"The evidence considered by the commission supports the contention ... that enforcing the Metropolitan Urban Limit appears to have constrained the supply of sections in Auckland and that this is reflected in escalating house prices generally.
"With a strong tendency towards high-spec new housing, the construction sector does not provide for low-to-middle income households," it said.
The commission found Auckland was not the only problem and called for "significant tracts of greenfield and brownfield land" to come to the market in Christchurch - which is under way in response to the earthquakes - but also in high-growth areas Tauranga and Hamilton.
Fears have been raised about apartments and townhouses, with Community Housing Aotearoa telling the commission that Auckland Council "has been calling for higher density for some time but has consistently failed to make progress - much of the high density housing which is available is dreadful quality".
But the draft Auckland plan says the blight of infill housing would be prevented by insistence on the best urban design principles, council partnerships with private developers and using council property to set a good example of quality higher-density living. The commission has rejected taking other response options to housing affordability, such as a capital gains tax.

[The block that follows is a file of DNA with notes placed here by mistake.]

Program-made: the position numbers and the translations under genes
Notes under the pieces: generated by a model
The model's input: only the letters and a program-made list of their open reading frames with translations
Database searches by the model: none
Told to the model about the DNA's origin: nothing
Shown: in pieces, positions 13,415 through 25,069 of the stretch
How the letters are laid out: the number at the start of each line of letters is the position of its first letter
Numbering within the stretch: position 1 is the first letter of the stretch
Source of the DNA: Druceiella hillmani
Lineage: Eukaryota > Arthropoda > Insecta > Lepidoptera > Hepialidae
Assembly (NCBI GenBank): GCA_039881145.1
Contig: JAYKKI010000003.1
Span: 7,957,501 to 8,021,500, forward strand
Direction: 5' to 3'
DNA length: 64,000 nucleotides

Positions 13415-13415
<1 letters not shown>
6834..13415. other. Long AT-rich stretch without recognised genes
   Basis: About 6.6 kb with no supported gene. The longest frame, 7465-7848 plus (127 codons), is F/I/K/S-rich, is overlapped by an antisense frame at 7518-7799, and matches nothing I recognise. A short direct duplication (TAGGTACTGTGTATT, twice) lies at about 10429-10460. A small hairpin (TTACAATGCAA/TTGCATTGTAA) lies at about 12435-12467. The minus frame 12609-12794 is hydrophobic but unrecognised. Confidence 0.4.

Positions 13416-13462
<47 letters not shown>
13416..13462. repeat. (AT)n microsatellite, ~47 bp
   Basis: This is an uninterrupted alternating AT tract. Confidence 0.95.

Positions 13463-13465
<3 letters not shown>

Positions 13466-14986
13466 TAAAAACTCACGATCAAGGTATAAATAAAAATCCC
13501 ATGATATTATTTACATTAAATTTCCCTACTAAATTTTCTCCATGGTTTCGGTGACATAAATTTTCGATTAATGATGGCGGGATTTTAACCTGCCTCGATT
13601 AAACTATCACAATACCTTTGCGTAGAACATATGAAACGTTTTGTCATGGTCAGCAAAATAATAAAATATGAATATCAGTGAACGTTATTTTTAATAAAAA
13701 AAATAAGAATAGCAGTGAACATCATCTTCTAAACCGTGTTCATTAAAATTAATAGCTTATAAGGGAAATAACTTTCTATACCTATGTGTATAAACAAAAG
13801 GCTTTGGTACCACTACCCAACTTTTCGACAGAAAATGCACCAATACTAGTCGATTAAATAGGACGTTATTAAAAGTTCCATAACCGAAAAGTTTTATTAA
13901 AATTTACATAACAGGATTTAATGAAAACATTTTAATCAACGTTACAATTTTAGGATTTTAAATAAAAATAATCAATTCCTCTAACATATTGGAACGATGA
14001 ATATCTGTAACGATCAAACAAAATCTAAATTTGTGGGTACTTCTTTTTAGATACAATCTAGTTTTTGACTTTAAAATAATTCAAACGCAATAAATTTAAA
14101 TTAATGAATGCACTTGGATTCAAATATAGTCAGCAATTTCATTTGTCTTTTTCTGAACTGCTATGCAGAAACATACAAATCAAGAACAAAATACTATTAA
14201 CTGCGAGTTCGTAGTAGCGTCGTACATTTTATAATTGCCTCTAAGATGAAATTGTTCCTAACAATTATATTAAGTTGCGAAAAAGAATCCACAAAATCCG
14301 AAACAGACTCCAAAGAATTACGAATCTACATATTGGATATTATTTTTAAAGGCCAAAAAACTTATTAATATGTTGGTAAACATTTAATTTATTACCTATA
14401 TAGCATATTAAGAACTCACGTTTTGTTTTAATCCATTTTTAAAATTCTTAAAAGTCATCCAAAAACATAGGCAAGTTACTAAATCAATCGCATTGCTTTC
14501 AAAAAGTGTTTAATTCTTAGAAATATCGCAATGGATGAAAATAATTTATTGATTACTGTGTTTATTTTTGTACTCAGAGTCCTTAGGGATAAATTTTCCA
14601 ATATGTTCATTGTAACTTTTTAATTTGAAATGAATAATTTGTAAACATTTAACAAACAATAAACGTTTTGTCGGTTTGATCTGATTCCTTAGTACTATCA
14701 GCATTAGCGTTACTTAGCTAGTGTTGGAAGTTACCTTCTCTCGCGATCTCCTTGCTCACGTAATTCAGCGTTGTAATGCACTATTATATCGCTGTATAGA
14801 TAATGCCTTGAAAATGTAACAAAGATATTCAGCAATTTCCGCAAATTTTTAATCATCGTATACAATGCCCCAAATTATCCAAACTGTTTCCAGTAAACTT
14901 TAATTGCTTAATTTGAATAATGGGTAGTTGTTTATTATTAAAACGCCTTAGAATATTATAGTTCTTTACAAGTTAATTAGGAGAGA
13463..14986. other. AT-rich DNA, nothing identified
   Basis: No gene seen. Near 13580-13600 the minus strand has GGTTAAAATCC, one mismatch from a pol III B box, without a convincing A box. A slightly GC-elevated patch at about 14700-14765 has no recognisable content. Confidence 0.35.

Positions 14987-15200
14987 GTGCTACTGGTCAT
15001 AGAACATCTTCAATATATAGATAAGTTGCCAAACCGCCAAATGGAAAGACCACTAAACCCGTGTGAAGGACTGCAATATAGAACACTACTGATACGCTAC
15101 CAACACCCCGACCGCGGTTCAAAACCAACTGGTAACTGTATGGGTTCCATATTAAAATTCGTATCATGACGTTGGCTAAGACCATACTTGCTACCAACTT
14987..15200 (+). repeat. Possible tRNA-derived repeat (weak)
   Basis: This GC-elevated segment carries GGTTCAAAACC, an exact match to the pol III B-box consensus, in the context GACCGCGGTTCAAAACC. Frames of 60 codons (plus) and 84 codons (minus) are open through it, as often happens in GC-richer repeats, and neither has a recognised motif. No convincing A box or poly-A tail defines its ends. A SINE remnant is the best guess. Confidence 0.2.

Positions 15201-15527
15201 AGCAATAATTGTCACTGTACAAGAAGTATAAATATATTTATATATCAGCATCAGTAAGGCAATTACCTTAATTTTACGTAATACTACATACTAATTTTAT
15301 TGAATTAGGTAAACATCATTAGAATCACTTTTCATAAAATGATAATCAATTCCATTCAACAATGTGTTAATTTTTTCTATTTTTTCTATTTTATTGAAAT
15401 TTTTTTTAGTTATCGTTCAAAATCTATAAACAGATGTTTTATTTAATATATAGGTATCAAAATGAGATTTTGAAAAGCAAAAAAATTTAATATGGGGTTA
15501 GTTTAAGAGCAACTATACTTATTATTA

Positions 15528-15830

"The commission has found that taxation was not a key driver of the recent housing boom," it said, studying claims that housing had tax advantages but concluding that was "much smaller than often suggested".
Housing is one of the largest sectors of the New Zealand economy, worth $625 billion.
During the 2000s boom, real house prices rose 70 to 240 per cent so land prices are now extremely high and construction costs rose 30 per cent in the past nine years.
Jonathan Ling, Fletcher Building chief executive, has called for more land to be re-zoned and wants Auckland to follow Melbourne's decentralisation which he says has been particularly successful.
Hugh Pavletich, a Christchurch-based founder of international affordability survey Demographia, backed the commission's report. Demographia's next results are out on January 23; this year's survey showed New Zealand houses are among the world's most expensive when incomes are taken into account.
Gary Taylor of the Environmental Defence Society is opposed to urban sprawl and concerned about its effects, as are many of those who made submissions to the commission.
But the commission was blunt in one of its key recommendations: "That Auckland Council look to collaborative models for the process of identifying, assembling and releasing large-scale tracts of land."
The cost of building a house
Gold Coast $121,873
Source: Productivity Commission, information supplied by Fletcher Building
The commission wants
* More land for new houses on the city fringes
* Faster, cheaper consents from councils
* Lower costs for roads, water, sewerage
Auckland Council plans
* 75 per cent of growth within existing city limits
* Only 100,000 out of 400,000 new houses
* Protection for rural areas against development